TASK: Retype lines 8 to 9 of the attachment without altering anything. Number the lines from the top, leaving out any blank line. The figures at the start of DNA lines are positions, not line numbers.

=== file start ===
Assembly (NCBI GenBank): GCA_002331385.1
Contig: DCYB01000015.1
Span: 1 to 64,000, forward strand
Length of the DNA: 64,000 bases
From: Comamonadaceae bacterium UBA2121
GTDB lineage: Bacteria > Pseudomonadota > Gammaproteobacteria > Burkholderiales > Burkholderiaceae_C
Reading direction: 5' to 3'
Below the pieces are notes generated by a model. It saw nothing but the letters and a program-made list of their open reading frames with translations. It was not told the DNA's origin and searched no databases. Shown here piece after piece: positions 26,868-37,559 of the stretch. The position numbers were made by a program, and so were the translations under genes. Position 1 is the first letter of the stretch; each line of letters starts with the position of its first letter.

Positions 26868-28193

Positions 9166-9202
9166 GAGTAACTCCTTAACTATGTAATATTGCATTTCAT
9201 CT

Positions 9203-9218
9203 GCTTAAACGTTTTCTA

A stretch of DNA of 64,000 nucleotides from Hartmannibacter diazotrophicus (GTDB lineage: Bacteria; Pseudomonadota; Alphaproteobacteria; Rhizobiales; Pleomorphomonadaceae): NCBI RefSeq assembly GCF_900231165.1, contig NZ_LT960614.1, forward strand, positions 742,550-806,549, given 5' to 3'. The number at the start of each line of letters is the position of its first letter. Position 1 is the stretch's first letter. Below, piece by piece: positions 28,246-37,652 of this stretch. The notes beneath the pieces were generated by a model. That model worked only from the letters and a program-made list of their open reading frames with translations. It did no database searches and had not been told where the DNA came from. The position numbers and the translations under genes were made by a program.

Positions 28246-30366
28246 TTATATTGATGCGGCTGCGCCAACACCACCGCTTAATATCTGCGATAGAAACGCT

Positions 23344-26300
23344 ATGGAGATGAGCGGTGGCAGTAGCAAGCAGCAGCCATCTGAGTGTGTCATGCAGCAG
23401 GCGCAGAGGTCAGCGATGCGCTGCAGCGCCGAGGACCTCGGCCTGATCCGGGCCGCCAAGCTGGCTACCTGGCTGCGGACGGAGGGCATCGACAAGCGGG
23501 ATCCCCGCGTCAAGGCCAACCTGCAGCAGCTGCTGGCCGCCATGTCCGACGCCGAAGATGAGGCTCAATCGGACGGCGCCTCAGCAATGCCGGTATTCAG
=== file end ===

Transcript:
Below the pieces are notes generated by a model. It saw nothing but the letters and a program-made list of their open reading frames with translations. It was not told the DNA's origin and searched no databases. Shown here piece after piece: positions 26,868-37,559 of the stretch. The position numbers were made by a program, and so were the translations under genes. Position 1 is the first letter of the stretch; each line of letters starts with the position of its first letter.

Positions 26868-28193